“There’s nothing wrong with Ellen. It’s just that she loves too much.” –Mary Philips as Mrs. Berent
In the striking and often bleak world of film noir, one will find many characteristics that repeat across the genre. While the protagonist–often a pessimistic loner–wrestles with internal and external conflicts during his quest, he is typically met with a femme fatale. Usually an antagonist, the femme fatale dangerously tempts the hero along his journey. She is glamorous and powerful in both her image and strategy. Though many actresses have carried out femme fatale roles, Gene Tierney’s appearance in Leave Her to Heaven (1945) is particularly potent.
Tierney herself was no stranger to the film noir genre. She appeared in such films as The Shanghai Gesture (1941), Laura (1944), Whirlpool (1949), Night and the City (1950), Where the Sidewalk Ends (1950), and Black Widow (1954). Tierney was revered as a leading lady possessing great beauty and is best remembered for her portrayal as the title character in Laura. However, it would be her performance as Ellen Berent Harland in Leave Her to Heaven that would garner her a nomination for the Academy Award for Best Actress.
The story of Leave Her to Heaven was first told to audiences through a 1944 novel by the same name, authored by Ben Ames Williams. The novel’s title originated from a line in William Shakespeare’s Hamlet, in which the Ghost urges Hamlet not to seek revenge against Gertrude, suggesting instead that Hamlet, “Leave her to heaven, and to those thorns that in her bosom lodge to prick and sting her.”
The story was adapted for the screen by Jo Swerling for distribution by 20th Century-Fox Film Corporation, with John M. Stahl taking on the task of directing, and both William A. Bacher and Darryl F. Zanuck working as producers. The film was shot in Technicolor with cinematography by Leon Shamroy, with editing by James B. Clark and music by Alfred Newman.
The following cast members breathed new life into the characters first imagined by Williams:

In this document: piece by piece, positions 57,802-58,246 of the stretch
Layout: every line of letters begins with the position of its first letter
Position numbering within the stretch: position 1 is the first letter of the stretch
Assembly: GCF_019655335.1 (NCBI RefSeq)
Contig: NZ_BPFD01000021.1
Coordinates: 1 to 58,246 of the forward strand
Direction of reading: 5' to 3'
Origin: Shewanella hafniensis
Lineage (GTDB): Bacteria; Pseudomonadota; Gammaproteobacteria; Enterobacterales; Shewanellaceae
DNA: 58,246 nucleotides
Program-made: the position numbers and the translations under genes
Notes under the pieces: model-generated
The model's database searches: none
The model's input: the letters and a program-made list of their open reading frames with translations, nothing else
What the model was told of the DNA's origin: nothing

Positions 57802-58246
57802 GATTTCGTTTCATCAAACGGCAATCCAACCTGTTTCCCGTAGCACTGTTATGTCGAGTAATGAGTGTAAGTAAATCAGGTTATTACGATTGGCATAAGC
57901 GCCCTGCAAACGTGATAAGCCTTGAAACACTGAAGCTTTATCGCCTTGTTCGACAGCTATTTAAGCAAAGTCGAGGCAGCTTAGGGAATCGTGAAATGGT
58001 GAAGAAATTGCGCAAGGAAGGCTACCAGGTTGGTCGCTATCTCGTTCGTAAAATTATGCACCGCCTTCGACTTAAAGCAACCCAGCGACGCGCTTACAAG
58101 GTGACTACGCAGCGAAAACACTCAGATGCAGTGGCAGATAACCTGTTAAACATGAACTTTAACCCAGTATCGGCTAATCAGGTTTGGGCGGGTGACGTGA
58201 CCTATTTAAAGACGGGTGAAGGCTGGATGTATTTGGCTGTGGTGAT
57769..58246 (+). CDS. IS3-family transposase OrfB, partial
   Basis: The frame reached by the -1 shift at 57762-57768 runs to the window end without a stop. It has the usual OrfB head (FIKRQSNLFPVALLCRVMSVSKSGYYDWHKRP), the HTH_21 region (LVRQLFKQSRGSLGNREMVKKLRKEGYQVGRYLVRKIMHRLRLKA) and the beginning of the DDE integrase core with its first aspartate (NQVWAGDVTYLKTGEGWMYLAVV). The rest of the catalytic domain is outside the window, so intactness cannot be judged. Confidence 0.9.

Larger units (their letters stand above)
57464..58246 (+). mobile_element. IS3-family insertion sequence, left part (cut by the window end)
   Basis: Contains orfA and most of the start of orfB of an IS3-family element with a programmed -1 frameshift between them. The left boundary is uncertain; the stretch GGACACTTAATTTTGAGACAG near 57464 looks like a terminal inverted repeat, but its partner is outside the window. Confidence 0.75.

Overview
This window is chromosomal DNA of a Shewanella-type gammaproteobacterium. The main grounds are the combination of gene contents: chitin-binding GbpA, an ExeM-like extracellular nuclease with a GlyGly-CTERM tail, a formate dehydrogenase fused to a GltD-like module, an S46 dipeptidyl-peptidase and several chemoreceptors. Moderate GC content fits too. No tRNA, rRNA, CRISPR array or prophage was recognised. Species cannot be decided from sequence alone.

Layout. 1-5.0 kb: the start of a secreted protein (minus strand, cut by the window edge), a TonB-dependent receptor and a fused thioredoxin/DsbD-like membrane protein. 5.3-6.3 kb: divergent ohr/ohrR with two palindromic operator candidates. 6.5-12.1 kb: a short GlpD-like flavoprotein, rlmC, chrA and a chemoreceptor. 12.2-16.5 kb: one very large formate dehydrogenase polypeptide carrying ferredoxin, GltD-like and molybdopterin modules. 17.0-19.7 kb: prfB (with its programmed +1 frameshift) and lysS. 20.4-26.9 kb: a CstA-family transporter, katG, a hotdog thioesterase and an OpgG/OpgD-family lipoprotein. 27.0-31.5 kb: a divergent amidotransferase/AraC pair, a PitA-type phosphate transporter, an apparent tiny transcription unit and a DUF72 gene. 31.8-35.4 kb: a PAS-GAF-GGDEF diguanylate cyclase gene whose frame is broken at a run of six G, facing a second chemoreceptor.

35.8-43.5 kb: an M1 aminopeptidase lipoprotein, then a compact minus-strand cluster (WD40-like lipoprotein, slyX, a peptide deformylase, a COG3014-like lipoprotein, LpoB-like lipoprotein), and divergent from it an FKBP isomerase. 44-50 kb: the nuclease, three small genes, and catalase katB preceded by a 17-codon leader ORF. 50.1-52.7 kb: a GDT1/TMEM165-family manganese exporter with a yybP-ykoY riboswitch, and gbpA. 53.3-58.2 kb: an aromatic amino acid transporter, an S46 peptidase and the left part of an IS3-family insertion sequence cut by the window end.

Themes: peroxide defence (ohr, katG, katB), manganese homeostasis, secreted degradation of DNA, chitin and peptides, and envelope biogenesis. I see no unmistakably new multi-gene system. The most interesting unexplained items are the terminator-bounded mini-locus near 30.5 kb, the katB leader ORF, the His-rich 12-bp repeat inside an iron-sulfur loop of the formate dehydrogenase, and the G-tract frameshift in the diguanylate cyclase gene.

- Gene Tierney as Ellen Berent Harland
- Cornel Wilde as Richard Harland
- Jeanne Crain as Ruth Berent
- Vincent Price as Russell Quinton
- Mary Philips as Mrs. Berent
- Ray Collins as Glen Robie
- Gene Lockhart as Dr. Saunders
- Reed Hadley as Dr. Mason
- Darryl Hickman as Danny Harland
- Chill Wills as Leick Thome
- Olive Blakeney as Mrs. Louise Robie (uncredited)
- Grant Mitchell as Carlson (uncredited)
Initially, Rita Hayworth was to portray the role of Ellen but turned it down. Gossip columnists speculated that the studio would instead cast Tallulah Bankhead or Ida Lupino in the film, however it was Tierney who was ultimately placed in the role.
Leave Her to Heaven is depicted as an extended flashback revolving around femme fatale, Ellen. The film version tells the story of novelist Richard Harland coming back to his island home after a prison stay. On his way, he meets socialite Ellen Berent, who falls in love with him because he resembles her recently deceased father. In turn, Richard offers Ellen his sympathy and, later, love. The couple’s romance and relationship are off to a seemingly blissful start, though the relationship becomes increasingly strained as Ellen’s negative characteristics are gradually revealed.
Richard Harland: When I looked at you, exotic words drifted across the mirror of my mind like clouds across the summer sky.
As Ellen was obsessively linked to her father, she similarly latches on to Richard as a replacement for a new source of affection. Previously engaged to Russell Quinton, Ellen is begged by Russell to avoid marrying Richard. While Ellen and Richard do marry, Ellen’s flaws become clearer; she is pathologically jealous of anything that distracts Richard from worshiping her.
Russell Quinton: I loved you.
Ellen Berent Harland: That’s a concession.
Russell Quinton: And I’m still in love with you.
Ellen Berent Harland: That’s a tribute.
Russell Quinton: And I always will be. Remember that.